Polycythemia vera, also known as erythremia, is a rare disorder of the blood that is caused by overproduction of blood cells in the bone marrow. The red blood cells are most noticeably overproduced, but white blood cells and platelets are also usually in excess with this condition. As a result of the excess red blood cells, the blood becomes thicker. This can cause problems with blood flow through smaller blood vessels, leading to a variety of symptoms. It is not typically fatal if treated.
Erythremia is classified as a myeloproliferative disorder (MPD), along with three other diseases that overproduce either red, white, or platelet cells: essential thrombocythemia, chronic myeloid leukemia, and idiopathic myelofibrosis. Polycythemia vera, like the others in this category, can be considered a cancer of the blood. It occurs in approximately one in 100,000 people and is not age-discriminate, although some studies have suggested it occurs more after 60 years of age, and is more common in men than women.
Since erythremia develops slowly, there may be no symptoms present at first. Often, polycythemia vera is only detected when a blood test is done. If not diagnosed, symptoms such as headache, dizziness, and itching, especially after taking a warm bath, may occur. Other symptoms include fatigue, shortness of breath, difficulty breathing, and a bloated feeling in the left upper abdomen due to an enlarged spleen. Rarely, there can be a tingling, numbness, or burning feeling in the hands or feet. If left untreated, the thickening of the blood caused by polycythemia can lead to clots, which can lead to stroke and its associated symptoms.
There can be additional associated problems with polycythemia vera. Peptic ulcer disease seems to be common in those with the disease, although no one is sure why. Gouty arthritis appears in a fifth of all patients with polycythemia vera. Other issues caused by clotting of the blood, such as heart failure, can also occur.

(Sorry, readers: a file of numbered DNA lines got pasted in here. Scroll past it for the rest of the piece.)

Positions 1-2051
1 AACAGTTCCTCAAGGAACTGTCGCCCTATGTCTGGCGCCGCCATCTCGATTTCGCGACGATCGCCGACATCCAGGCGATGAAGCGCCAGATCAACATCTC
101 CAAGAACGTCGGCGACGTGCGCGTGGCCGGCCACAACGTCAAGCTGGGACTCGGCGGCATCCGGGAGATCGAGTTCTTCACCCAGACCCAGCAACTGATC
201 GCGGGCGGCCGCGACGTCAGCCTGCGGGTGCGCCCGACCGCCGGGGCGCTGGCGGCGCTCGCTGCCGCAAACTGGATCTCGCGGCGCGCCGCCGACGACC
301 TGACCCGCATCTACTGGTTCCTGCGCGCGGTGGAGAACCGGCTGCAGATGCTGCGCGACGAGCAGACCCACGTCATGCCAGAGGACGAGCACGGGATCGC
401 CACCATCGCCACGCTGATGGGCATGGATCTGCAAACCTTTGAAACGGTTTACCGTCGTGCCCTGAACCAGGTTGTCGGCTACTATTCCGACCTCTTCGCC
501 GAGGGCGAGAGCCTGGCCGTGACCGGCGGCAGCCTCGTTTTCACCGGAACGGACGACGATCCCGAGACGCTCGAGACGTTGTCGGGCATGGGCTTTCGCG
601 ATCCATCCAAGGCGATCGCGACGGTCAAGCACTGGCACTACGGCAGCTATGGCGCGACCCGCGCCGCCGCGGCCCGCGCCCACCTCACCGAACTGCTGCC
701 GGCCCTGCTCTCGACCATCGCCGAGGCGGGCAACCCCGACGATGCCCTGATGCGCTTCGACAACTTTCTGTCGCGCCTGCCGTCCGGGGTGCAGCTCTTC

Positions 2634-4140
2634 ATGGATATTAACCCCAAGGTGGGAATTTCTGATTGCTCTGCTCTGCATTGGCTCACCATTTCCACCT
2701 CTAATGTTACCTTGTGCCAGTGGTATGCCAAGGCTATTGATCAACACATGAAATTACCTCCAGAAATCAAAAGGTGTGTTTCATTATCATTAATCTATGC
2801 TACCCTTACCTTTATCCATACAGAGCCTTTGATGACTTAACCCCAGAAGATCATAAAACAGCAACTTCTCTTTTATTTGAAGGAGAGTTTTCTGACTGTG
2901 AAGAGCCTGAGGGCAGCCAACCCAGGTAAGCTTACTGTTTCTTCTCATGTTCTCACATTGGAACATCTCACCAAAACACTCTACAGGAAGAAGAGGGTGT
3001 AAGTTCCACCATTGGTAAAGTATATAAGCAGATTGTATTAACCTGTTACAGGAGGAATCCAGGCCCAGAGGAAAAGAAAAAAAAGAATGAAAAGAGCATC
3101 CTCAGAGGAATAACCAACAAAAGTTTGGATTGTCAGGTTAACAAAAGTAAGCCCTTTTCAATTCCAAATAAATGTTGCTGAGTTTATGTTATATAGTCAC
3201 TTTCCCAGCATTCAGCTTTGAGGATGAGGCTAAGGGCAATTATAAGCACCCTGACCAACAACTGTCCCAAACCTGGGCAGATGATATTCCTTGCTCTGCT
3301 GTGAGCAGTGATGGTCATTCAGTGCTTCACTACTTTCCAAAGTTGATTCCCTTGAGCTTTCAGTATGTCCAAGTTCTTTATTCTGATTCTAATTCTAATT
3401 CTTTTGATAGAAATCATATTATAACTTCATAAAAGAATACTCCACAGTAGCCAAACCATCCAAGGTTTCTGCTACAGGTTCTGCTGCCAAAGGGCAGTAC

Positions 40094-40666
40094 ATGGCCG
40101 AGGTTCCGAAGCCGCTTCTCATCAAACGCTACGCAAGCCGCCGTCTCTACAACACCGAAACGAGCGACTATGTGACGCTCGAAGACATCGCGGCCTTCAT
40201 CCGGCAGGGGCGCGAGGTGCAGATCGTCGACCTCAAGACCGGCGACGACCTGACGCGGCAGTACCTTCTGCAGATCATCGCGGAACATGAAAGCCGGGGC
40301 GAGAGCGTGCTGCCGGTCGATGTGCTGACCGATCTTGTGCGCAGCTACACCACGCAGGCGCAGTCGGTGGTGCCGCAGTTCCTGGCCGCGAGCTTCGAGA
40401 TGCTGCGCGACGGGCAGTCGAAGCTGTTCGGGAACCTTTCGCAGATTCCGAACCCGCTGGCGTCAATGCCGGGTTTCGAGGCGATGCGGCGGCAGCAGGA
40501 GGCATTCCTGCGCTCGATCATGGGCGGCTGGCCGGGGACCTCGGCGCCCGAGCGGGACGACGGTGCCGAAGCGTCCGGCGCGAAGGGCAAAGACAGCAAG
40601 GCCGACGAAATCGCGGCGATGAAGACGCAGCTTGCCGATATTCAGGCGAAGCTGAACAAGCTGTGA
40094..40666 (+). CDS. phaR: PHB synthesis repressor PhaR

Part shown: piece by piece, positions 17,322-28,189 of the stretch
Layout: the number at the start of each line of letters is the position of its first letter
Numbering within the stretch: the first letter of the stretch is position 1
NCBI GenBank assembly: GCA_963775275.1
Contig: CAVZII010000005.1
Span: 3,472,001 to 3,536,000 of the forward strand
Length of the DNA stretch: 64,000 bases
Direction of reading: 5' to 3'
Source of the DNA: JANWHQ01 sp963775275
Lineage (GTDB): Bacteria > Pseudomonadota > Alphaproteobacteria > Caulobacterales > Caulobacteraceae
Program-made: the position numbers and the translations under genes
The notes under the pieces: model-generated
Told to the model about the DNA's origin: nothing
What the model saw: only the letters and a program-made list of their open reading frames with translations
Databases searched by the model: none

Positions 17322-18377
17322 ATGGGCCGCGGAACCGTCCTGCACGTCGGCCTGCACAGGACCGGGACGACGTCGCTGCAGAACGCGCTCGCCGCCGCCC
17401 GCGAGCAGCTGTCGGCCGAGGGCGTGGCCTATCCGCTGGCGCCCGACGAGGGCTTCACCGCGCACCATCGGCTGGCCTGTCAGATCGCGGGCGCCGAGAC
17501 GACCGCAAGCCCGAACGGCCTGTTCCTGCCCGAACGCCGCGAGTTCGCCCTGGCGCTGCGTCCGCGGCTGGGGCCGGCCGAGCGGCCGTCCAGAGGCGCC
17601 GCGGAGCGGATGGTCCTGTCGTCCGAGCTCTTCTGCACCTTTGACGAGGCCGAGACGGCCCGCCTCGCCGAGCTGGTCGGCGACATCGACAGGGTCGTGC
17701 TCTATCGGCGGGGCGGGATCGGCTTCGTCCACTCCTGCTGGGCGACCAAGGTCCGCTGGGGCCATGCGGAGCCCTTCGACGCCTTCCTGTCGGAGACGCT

The diagnosis for polycythemia vera is done primarily based on blood work and any visible symptoms. The blood is checked for increased counts of red blood cells, white blood cells, and platelets. It is also checked for a decreased erythrocyte sedimentation rate (ESR), which is the rate at which red blood cells coagulate. Patients are also checked for increased hemoglobin or hematocrit, the percentage of red blood cells in the blood. It has also been found that over 90% of people with polycythemia vera have a mutation of the gene known as JAK2, which may be helpful in diagnosing future cases when the blood work does not show increased hemoglobin or hematocrit.
Since polycythemia vera is considered incurable, the treatment consists of controlling the symptoms. Low dose aspirin is given to keep the blood thin and is often used in bloodletting, a process that gradually decreases the amount of blood. Chemotherapy can be administered, but can lead to acute myelogenous leukemia (AML), so many doctors prefer not to use chemotherapy treatment. Rarely, a bone marrow transplant is performed. As long as the symptoms are managed, there is often no risk of fatality.